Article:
Publishers Weekly® Reviews
- Reviewed in: Publishers Weekly, page .
- Review Date: 2016-04-04
- Reviewer: Staff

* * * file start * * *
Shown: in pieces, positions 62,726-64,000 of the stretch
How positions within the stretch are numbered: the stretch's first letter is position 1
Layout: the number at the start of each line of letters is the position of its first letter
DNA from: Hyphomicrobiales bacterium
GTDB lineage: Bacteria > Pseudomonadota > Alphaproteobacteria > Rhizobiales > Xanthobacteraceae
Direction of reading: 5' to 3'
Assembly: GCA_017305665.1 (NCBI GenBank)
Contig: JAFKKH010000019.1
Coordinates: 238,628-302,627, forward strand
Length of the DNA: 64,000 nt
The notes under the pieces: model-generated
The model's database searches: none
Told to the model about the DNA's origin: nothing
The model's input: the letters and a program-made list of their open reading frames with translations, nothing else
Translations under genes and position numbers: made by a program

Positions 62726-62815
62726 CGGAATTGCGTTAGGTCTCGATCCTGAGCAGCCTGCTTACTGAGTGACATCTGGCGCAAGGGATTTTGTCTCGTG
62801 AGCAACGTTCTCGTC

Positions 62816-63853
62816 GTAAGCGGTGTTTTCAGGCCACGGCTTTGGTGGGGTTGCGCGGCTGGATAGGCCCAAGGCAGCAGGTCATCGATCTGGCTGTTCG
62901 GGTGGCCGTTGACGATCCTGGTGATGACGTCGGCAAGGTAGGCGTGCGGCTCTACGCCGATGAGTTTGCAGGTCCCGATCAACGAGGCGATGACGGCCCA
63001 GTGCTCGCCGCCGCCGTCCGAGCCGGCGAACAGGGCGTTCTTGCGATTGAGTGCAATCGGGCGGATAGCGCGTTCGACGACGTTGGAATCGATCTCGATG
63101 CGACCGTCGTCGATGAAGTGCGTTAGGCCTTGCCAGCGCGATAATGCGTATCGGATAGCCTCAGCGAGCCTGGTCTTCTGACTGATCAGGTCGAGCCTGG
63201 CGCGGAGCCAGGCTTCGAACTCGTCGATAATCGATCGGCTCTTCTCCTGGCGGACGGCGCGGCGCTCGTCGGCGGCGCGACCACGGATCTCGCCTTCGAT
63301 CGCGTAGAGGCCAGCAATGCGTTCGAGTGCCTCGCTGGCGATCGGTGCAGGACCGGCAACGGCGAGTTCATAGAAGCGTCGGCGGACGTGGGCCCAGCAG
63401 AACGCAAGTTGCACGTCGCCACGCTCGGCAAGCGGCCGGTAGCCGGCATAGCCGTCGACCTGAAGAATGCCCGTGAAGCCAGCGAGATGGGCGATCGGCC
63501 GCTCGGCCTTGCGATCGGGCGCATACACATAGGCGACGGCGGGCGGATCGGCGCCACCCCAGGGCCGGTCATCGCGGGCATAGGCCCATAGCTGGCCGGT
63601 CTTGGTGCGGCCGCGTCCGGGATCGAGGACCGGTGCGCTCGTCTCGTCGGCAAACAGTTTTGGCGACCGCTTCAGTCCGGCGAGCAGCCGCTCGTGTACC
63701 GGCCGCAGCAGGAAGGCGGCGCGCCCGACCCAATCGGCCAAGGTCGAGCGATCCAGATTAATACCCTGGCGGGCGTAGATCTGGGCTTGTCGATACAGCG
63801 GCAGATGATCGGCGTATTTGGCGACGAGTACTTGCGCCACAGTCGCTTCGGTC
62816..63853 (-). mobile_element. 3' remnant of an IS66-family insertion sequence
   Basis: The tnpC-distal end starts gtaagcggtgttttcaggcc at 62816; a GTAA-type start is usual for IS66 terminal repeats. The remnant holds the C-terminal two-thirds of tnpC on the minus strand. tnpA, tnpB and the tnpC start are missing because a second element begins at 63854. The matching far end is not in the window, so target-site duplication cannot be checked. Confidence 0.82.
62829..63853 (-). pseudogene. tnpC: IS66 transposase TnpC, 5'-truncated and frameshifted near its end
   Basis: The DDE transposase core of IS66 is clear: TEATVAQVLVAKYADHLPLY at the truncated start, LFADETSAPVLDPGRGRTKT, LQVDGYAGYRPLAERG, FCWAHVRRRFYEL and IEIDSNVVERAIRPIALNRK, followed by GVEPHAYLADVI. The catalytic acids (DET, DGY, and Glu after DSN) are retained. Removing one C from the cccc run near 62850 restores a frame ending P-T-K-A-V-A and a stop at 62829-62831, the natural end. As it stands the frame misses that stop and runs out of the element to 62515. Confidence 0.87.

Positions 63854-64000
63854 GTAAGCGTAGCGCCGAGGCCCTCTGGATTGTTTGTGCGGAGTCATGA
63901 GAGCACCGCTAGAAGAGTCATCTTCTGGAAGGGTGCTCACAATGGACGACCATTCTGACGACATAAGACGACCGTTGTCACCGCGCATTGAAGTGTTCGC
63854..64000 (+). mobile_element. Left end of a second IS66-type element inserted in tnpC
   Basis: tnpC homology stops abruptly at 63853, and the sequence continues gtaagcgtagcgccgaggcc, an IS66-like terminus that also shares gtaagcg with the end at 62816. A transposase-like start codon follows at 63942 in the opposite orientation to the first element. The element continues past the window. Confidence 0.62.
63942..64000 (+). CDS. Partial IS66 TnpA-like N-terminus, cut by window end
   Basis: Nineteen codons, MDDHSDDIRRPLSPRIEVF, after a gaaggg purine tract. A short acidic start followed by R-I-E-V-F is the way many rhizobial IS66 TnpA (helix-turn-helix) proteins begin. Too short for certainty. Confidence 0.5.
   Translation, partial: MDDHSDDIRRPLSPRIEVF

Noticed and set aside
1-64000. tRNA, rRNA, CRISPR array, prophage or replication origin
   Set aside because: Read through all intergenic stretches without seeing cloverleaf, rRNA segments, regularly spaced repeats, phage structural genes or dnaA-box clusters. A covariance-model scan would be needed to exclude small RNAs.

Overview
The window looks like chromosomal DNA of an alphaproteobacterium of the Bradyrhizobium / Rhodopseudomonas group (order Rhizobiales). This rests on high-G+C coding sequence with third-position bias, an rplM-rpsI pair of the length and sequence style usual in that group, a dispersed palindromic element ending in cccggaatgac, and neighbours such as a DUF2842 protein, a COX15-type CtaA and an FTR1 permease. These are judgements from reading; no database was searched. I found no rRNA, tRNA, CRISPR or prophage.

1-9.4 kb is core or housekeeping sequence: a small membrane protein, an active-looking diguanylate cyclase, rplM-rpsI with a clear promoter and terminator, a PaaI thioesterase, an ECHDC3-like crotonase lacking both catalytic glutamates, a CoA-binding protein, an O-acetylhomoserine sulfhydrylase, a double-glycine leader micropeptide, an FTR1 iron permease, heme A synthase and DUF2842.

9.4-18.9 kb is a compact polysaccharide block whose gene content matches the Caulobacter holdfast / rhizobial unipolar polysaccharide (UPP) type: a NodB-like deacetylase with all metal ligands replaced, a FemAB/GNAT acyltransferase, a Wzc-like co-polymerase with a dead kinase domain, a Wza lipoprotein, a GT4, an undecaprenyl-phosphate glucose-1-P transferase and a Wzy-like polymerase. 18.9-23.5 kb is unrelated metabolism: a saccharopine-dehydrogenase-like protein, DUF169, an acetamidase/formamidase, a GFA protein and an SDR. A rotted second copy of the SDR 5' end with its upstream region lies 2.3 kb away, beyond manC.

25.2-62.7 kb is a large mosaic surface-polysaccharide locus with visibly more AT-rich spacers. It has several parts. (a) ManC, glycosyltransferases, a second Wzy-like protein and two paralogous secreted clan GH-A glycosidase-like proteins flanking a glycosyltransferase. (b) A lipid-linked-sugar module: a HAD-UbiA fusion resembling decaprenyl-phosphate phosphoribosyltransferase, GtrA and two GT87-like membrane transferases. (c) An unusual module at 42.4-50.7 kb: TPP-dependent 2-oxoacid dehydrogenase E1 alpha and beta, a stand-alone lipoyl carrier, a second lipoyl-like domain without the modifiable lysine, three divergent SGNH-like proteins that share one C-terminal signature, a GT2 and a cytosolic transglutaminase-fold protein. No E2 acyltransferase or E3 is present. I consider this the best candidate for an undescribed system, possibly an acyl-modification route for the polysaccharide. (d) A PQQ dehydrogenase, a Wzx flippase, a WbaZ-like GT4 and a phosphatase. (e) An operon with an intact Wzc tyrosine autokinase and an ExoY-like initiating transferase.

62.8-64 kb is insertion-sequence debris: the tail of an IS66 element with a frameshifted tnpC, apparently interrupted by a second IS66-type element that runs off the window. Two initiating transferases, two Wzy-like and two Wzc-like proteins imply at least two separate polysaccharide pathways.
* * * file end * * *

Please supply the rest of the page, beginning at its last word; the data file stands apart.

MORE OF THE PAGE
Moya (Senselessness) emerged as a major presence in Latin American literature in part because of the 1997 publication of this short but affecting novel. Available now in English for the first time, Moya’s politically charged excoriation of his home country, El Salvador, is an extended, memorable monologue. The narrator, named Edgardo Vega, returns to San Salvador for the first time in 18 years and feels zero nostalgia. He meets Moya (a fictional version of the author) at a bar and begins a tirade, but Moya never replies. Vega criticizes the country, including its transportation system, higher education institutions, food, weather, and even the state of its journalism: the people don’t care about literature or history, the politicians are ignorant, and even the doctors are corrupt. Vega is revolted by practically every aspect of life in San Salvador, and yet he has returned in order to sell his recently deceased mother’s house. Revulsion is often a necessary part of love, but Moya’s narrator feels his homeland is wholly irredeemable. In a new afterword, Moya plainly states that he wrote the novel as “an exercise in style,” a clear attempt to mimic Thomas Bernhard’s literary rants against his native Austria. The book might be more of a political exercise than a literary one, but still we are lucky to have it in English. (July)